Yamamoto Corporation developed special technology to convert the calcium carbonate from limestone into chloroprene rubber chips and then further processing to achieve neoprene foam with a very high micro-cell structure. This new process results in neoprene with very different characteristics to oil based neoprene. Yamamoto has been marketing their Yamamoto limestone neoprene since this inception.
During the 1980s Yamamoto developed the warmth of neoprene by lining it with a Titanium Alloy Alpha coating prior to laminating, or directly onto the rubber finish. This Titanium-lining was a major discovery in making wetsuits thinner and warmer, as it reflects body heat back to the inside and at the same time repels cold on the outside. Since this discovery many Asian suppliers have tried to copy the technology but have not been able to get the high results that Yamamoto have. [Read more on Titanium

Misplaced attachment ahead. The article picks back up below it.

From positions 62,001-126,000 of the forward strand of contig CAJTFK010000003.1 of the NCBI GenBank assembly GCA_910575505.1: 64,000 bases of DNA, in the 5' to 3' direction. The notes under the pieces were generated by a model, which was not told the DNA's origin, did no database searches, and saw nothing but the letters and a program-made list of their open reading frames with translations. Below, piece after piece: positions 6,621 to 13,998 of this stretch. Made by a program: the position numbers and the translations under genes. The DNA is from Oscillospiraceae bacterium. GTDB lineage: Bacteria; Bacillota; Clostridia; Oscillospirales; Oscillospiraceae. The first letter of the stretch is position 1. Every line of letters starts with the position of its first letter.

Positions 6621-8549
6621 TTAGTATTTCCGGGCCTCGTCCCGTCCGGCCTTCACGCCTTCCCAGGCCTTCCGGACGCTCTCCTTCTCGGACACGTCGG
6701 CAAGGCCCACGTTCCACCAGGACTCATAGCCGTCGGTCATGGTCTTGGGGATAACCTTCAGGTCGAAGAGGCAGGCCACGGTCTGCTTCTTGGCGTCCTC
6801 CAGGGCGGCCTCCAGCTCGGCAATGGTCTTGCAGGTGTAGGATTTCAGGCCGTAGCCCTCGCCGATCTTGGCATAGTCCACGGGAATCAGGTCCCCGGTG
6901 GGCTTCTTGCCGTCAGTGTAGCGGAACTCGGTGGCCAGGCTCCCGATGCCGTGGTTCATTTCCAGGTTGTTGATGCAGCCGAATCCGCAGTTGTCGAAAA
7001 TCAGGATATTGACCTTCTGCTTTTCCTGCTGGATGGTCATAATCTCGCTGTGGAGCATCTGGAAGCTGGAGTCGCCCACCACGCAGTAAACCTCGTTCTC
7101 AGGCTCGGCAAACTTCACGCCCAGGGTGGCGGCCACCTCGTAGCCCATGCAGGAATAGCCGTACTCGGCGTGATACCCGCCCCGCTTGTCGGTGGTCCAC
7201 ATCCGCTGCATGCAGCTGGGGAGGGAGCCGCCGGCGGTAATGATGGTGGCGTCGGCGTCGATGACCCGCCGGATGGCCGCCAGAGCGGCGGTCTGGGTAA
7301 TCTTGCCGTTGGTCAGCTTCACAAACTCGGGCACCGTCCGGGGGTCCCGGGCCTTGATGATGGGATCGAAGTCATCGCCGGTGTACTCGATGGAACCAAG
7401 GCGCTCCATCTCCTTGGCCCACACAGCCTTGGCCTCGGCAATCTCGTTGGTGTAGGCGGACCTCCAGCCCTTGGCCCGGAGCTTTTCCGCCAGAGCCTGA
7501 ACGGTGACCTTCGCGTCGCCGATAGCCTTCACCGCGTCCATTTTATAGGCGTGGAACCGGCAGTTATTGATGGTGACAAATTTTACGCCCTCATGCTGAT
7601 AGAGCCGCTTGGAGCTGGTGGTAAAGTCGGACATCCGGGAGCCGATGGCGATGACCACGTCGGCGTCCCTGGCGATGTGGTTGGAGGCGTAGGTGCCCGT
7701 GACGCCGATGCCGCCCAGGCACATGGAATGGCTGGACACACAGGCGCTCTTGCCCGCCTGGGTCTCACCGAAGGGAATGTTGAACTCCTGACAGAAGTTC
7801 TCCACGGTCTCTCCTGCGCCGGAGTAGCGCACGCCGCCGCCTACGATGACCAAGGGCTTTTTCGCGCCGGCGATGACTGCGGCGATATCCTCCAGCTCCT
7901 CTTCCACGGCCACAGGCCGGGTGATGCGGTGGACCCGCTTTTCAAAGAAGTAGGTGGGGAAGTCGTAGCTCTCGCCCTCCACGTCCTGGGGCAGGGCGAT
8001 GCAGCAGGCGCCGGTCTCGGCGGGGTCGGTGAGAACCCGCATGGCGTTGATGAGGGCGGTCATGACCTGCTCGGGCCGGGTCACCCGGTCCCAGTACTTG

Newer kids on the block: Seventhwave
It was in 1987—just before the Sharemarket crash in September—that Paul Zarifeh and Geoff White founded Canterbury Wetsuit Co Lot, which began manufacturing and repairing wetsuits in Christchurch, New Zealand. Everything was new and every aspect of production had to be worked out from scratch. What Paul and Geoff did know however, was that Yamamoto neoprene had an excellent reputation—so ever since that first order of 300 spring suits for R&R Sports, Seventhwave has used limestone neoprene.
The name changed to Seventhwave Wetsuits Ltd in 1996 to reflect the move from wholesale to a retail business. This change, coupled with the newly developed Custom-Fit system and the introduction of the internet, led the company to the path it is on today: online custom-fit wetsuits, delivered worldwide.